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Gay community most vulnerable to monkeypox threat, vaccines coming soon: CDC | Health

MONDAY, May 23, 2022 (HealthDay News) – At a media briefing on Monday, U.S. health officials said they were tracking several cases of monkeypox related to travel reported across the country.

Anyone can get monkeypox, but it now appears to be “circulating around the world in some parts of the gay community,” said Dr. John Brooks, a medical epidemiologist with the U.S. Centers for Disease Control’s HIV / AIDS Prevention Division. during the briefing.

Contact tracking is being conducted for the first confirmed case, a man from Massachusetts who recently traveled to Canada, added Captain Jennifer McQueston, deputy director of the Division of Pathogenic Microorganisms and High-Impact Pathology at the CDC.

Four more suspected cases of monkeypox have also been reported in different parts of the United States, McQueston said, one in New York, one in Florida and two in Utah.

All reported cases were in men who, according to the CDC, were exposed to the virus while visiting other countries.

Monkeypox causes a rash with skin lesions, and it can focus on specific parts of the body or spread more widely throughout the body, McQueston said during a briefing. It starts with flu-like symptoms such as fever and swollen lymph nodes.

The disease is very rarely life-threatening.

“The strain in the cases, both in the United States and around the world, is a West African strain that is the mildest of the two strains of monkeypox virus,” McQueston said. “Most people infected with monkeypox recover within two to four weeks without special treatment.”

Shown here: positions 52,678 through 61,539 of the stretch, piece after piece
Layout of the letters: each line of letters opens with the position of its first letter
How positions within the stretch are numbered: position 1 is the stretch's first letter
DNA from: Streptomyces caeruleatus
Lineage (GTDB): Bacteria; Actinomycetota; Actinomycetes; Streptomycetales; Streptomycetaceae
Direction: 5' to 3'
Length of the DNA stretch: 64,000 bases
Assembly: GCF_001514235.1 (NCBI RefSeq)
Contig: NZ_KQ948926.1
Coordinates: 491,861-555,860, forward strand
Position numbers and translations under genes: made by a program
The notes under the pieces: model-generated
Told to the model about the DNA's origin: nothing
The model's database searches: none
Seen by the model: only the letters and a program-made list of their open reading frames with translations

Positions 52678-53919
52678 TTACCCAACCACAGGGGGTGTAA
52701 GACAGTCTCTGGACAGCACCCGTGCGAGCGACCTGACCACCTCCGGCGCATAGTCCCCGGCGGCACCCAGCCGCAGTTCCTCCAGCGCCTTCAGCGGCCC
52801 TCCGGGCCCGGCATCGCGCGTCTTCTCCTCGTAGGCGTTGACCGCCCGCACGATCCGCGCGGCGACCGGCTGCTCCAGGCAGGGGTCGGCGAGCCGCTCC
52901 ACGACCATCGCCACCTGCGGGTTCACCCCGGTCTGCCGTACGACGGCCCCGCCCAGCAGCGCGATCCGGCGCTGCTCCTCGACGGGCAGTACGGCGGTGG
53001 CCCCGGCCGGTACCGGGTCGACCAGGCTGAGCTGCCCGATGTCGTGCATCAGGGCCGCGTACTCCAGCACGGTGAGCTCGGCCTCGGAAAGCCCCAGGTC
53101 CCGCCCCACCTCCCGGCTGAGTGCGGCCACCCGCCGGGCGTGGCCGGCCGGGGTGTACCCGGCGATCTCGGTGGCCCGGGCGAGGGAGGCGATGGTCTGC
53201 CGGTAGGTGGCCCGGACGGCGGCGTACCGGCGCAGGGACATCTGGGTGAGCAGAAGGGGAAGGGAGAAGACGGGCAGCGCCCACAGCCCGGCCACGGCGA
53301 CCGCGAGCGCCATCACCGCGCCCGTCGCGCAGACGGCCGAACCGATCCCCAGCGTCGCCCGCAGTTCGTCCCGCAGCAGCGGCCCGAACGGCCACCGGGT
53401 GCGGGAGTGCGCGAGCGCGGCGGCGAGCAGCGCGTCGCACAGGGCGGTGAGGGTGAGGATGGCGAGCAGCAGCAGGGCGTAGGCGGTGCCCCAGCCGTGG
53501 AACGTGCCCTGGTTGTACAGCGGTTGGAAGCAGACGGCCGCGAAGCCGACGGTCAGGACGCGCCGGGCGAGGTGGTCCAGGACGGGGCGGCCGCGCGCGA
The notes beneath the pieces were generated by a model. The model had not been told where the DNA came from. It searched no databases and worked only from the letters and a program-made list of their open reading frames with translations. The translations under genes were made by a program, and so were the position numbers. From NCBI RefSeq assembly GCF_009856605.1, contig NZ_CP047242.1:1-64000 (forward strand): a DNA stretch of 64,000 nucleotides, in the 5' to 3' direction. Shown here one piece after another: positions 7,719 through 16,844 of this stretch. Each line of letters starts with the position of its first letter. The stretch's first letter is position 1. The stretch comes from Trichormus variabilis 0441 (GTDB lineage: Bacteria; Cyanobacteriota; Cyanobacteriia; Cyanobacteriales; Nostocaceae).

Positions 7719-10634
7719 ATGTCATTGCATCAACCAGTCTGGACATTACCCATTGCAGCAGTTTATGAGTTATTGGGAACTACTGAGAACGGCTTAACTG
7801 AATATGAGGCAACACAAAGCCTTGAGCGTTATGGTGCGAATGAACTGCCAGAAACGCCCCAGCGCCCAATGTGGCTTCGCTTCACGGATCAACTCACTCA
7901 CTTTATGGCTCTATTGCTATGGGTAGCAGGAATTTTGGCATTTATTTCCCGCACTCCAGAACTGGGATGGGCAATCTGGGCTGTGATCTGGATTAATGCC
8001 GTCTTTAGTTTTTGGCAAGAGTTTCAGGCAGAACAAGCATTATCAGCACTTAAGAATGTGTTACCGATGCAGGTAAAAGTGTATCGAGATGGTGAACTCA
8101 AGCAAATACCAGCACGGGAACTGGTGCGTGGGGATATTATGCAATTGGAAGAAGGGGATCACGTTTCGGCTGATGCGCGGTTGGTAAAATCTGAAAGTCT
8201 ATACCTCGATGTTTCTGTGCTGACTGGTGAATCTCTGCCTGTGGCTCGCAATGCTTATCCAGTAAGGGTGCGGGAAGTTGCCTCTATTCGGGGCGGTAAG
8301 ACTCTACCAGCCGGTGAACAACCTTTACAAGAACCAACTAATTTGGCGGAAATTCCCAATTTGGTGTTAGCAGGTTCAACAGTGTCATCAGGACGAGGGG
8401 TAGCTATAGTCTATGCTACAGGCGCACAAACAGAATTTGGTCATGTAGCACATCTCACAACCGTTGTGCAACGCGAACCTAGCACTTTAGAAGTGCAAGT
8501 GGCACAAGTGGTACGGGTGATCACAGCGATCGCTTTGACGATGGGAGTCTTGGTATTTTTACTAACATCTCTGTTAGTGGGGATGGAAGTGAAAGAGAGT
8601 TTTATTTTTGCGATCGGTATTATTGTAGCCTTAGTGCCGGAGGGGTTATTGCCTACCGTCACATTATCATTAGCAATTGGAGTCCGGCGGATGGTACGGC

Brooks explained that a person can become infected with monkeypox if he comes in contact with an active rash, respiratory drops or biological fluids of an infected patient.

“Smallpox is transmitted through close personal contact,” Brooks said. “Monkeypox is not a sexually transmitted infection in the usual sense, but it can be transmitted through sexual and intimate contact, as well as through personal contact and shared bedding and clothing.”

Serious complications usually occur when the monkeypox rash spreads to specific parts of the body, McQueston said. For example, damage to the eye can compromise vision, and swollen lymph nodes can compromise breathing.

Effective vaccines are available

There are already a couple of smallpox vaccines that can help protect humans from monkey infections, CDC experts said, and they are preparing to spread. Fears of a potential smallpox outbreak have long forced the U.S. federal government to stockpile huge numbers of these vaccines, McQiston explained.

“Now we hope to maximize the spread of the vaccine among those who, as we know, will benefit from it,” she said. “So these are people who have had contact with a known monkey patient, health professionals, very close personal contacts and in particular those who may be at high risk for a serious illness. I can report that there has been a request for release. Jynneos vaccine from the national stockpile for some high-risk contacts of some of the early patients. So it’s actively happening now. “

Health officials are tracking more than 200 contacts related to the first case in Massachusetts, McQiston said. Most of these contacts are health professionals.